Will the Minister address this specific issue? What is the appropriate size of a national park authority for an area such as the south downs? The issue was raised by my right hon. Friend the Member for West Derbyshire (Mr. McLoughlin) on Second Reading in relation to the Peak District national park, which is one of the larger parks. It has been suggested that the proposed maximum membership of the national park authority for the Peak District national park should be 30 members. The Countryside Agency recommended in its advice to the Government, however, that a national park authority should have 46 members. The strong view of West Sussex county council is that, if the park authority is to handle properly the number of planning applications that local authorities deal with, a park authority of sufficient size will be important.
Will the Minister explain the current thinking about the relevant size of a national park authority should the decision be taken to go ahead with the park in West Sussex? I look forward with great interest to what he has to say about the proposal for direct elections, although I have a feeling that he will not be sympathetic. However, it is right to bear in mind that the creation of such parks has taken away much of the ability of local people to have a say about important matters. That has been thrown into sharp relief by the proposals in my area.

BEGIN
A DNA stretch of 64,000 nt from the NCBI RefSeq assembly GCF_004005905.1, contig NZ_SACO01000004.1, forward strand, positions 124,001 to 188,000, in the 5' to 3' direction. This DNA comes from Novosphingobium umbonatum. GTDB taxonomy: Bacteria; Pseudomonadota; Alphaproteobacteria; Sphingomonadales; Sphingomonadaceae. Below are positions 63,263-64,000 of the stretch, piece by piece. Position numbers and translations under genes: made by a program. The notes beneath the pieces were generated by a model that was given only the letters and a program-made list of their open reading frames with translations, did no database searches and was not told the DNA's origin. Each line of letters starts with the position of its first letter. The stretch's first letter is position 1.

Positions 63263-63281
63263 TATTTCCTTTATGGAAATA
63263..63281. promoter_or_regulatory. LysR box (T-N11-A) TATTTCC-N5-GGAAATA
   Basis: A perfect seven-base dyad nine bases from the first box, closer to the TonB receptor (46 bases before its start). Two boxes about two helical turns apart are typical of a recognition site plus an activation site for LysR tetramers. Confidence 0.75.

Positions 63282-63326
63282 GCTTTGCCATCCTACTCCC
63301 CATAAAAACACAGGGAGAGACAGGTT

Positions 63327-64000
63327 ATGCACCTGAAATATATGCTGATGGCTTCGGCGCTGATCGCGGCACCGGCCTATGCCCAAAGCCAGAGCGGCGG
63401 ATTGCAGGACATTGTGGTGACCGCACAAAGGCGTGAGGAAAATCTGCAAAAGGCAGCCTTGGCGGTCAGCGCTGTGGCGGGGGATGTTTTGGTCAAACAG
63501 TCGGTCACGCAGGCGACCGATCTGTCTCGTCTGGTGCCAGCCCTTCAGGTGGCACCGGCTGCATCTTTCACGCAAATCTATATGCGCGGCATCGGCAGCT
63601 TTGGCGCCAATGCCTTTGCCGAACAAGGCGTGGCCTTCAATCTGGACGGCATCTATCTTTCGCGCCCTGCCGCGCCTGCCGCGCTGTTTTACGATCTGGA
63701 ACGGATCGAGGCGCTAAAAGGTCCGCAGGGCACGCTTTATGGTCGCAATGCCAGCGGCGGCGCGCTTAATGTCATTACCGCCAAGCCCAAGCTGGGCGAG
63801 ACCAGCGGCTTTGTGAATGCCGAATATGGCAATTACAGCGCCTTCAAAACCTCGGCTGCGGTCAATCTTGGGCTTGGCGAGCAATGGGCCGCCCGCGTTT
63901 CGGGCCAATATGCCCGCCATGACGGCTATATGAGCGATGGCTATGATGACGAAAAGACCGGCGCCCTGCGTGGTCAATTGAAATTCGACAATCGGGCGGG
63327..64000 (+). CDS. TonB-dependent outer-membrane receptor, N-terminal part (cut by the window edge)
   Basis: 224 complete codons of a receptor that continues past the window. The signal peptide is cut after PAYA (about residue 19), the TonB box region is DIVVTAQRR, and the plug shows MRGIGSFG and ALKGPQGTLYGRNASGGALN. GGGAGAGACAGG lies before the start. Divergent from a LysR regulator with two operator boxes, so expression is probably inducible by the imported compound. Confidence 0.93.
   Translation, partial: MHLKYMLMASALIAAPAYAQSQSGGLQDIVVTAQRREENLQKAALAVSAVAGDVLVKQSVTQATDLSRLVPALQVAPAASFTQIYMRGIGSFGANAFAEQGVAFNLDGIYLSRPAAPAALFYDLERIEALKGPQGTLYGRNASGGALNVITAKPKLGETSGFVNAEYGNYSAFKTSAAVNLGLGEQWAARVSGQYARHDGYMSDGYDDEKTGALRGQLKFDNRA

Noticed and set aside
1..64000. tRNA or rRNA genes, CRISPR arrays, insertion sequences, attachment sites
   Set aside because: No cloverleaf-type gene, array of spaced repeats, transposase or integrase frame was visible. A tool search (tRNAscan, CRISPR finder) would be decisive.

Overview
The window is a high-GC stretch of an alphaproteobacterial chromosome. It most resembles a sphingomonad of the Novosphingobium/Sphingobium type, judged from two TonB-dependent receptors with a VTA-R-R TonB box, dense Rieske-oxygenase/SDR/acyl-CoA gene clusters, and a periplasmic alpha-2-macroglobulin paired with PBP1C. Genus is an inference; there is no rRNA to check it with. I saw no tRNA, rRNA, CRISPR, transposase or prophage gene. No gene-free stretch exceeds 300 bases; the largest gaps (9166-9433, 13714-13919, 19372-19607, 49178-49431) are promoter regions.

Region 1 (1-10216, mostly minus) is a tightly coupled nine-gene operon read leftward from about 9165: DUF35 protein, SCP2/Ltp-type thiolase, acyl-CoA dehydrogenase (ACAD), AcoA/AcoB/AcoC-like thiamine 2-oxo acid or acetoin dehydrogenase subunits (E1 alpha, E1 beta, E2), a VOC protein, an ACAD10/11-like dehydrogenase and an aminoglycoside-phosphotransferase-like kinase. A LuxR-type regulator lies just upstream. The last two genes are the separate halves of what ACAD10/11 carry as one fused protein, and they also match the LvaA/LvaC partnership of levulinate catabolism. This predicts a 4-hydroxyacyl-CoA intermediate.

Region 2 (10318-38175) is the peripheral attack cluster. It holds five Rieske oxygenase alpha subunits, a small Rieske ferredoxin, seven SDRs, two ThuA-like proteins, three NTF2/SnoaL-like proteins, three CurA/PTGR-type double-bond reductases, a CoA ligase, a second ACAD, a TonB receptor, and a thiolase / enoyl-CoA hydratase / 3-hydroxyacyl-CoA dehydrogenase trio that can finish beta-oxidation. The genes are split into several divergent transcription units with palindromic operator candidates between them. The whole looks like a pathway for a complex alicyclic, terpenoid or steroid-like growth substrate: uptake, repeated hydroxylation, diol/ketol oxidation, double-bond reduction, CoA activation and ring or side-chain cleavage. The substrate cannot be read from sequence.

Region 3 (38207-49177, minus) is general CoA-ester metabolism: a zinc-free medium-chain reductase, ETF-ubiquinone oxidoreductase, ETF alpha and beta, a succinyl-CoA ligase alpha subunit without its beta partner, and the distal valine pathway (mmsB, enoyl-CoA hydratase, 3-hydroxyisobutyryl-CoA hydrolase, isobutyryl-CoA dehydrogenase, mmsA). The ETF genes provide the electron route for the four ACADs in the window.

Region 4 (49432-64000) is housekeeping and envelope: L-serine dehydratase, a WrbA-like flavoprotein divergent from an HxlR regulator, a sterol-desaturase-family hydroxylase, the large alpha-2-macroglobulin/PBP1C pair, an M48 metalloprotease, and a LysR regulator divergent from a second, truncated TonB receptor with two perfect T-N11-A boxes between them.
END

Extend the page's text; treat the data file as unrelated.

There is a difficulty with translating to England the experience of Scotland with its directly elected members, because I do not think that Scotland has parish councils. By contrast, in the proposed area of the South Downs national park, for instance, there are 186 parish councils. There is a potential for confusion: the enormous amount of potential democracy that seems to be attractive in principle, is likely to create a tremendous mess in practice.
Given the context, and your advice, Mr. Forth, about a stand part debate, I shall start by sketching out what the clause does. I shall try to do that briefly, and then to address directly the amendments tabled and the comments made by the hon. Member for Arundel and South Downs (Mr. Herbert).